A colleague of mine at work announced a week and a half ago that he was jetting off to Paris and wouldn't be back for two weeks. I hadn't really met him yet, so I walked down to his office to wish him well and chat a bit about France. His going to France made me somewhat nervous, because he happens to be blind. France is not the most handicapped-friendly place; here, we are lucky to have the Americans with Disabilities Act, which provides people with disabilities the opportunity to enjoy life as much as the rest of us. This hasn't exactly caught on over there. Sure, France is home to Louis Braille, who is responsibile for perhaps the greatest stride in communication for blind people, but that doesn't come in too handy when you're trying to cross the street and six thousand mopeds are barreling down the road toward you.
So, I was nervous for my co-worker.
Then, the riots broke out.
I am terrified for him now, especially because I know he was planning to venture immediately outside the city and explore a bit. I don't think he was planning to explore the HLMs, but still...he doesn't speak any French. He can't see anything, and when I heard about a disabled woman being burned to death while on public transportation, I was horrified. I hope he comes home safely.
It is hard for me to put into words how I feel about this. I can understand it from both angles, though it is hardly justifiable from either. You would think that the French state would have taken a lesson from the US, in what we as a nation experienced in the 60s with the Civil Rights Movement. It is true that there is a great deal of prejudice amongst Frenchmen of European descent against Frenchmen of African or Arab descent. These people are just as "French" and should have equal rights. It is such an ordeal for them to get their identification papers, that is no wonder that people have the time to go marauding through the streets and inciting violence.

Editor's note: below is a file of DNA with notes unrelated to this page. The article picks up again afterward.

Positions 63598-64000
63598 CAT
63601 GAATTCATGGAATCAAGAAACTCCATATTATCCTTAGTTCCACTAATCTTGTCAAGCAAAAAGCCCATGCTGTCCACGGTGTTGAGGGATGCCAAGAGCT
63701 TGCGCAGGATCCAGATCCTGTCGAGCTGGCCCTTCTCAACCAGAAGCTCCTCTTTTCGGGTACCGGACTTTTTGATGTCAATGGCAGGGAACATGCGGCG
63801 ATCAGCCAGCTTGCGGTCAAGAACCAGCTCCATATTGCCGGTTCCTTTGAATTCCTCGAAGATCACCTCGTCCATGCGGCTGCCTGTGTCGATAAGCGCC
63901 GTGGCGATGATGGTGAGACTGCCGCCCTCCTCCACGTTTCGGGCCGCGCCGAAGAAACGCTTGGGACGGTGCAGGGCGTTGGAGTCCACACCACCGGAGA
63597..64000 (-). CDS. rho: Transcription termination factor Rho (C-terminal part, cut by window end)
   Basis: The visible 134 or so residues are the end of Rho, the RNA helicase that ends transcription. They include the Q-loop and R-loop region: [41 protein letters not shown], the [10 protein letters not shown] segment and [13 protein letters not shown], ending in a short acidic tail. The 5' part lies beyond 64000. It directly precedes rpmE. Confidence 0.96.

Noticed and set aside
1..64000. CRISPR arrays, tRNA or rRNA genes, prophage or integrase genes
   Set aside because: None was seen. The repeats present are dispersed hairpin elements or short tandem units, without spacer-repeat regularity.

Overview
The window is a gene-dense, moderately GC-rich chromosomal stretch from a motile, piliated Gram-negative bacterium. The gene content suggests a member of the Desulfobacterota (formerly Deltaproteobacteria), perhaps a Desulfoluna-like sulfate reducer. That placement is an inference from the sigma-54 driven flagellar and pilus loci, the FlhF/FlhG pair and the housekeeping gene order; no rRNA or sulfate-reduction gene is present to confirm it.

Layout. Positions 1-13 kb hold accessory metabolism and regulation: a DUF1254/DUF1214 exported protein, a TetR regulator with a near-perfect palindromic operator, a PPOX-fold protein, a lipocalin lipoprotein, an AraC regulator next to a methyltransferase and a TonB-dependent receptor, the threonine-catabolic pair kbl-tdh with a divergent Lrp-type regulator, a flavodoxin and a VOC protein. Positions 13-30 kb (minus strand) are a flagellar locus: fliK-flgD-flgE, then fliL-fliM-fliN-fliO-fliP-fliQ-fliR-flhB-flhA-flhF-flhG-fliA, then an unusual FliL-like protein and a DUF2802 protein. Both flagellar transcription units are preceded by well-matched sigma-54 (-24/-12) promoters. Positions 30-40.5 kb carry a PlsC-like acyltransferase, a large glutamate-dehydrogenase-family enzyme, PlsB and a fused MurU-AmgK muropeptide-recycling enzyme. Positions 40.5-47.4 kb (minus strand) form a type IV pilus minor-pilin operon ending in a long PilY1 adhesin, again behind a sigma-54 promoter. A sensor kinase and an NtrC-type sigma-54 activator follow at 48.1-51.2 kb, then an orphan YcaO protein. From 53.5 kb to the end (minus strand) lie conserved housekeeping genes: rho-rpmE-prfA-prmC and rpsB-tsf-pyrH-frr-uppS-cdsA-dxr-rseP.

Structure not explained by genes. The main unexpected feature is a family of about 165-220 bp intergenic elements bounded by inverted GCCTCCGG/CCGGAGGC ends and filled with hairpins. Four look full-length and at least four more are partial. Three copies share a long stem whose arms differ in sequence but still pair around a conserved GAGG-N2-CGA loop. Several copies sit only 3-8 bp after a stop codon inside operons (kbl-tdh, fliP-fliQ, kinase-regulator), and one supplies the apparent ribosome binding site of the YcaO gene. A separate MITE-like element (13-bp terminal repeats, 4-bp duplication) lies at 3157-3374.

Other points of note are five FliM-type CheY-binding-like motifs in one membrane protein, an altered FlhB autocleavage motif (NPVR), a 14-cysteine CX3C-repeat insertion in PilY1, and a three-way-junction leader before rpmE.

Jacques Chirac should have recognized that the Paris banlieues were a powderkeg--anyone who has studied French postcolonial culture could have pointed that out. The discontent and hopelessness of life in the slummy suburbs has been dramatized in countless novels, films and plays. The plight of the post-colonial citizen is one of emptiness and despir, of rejection and life as a second-class citizen.
Give these people a chance at a real life, and the violence will stop.
I have more thoughts on this topic, but I will post them a bit later.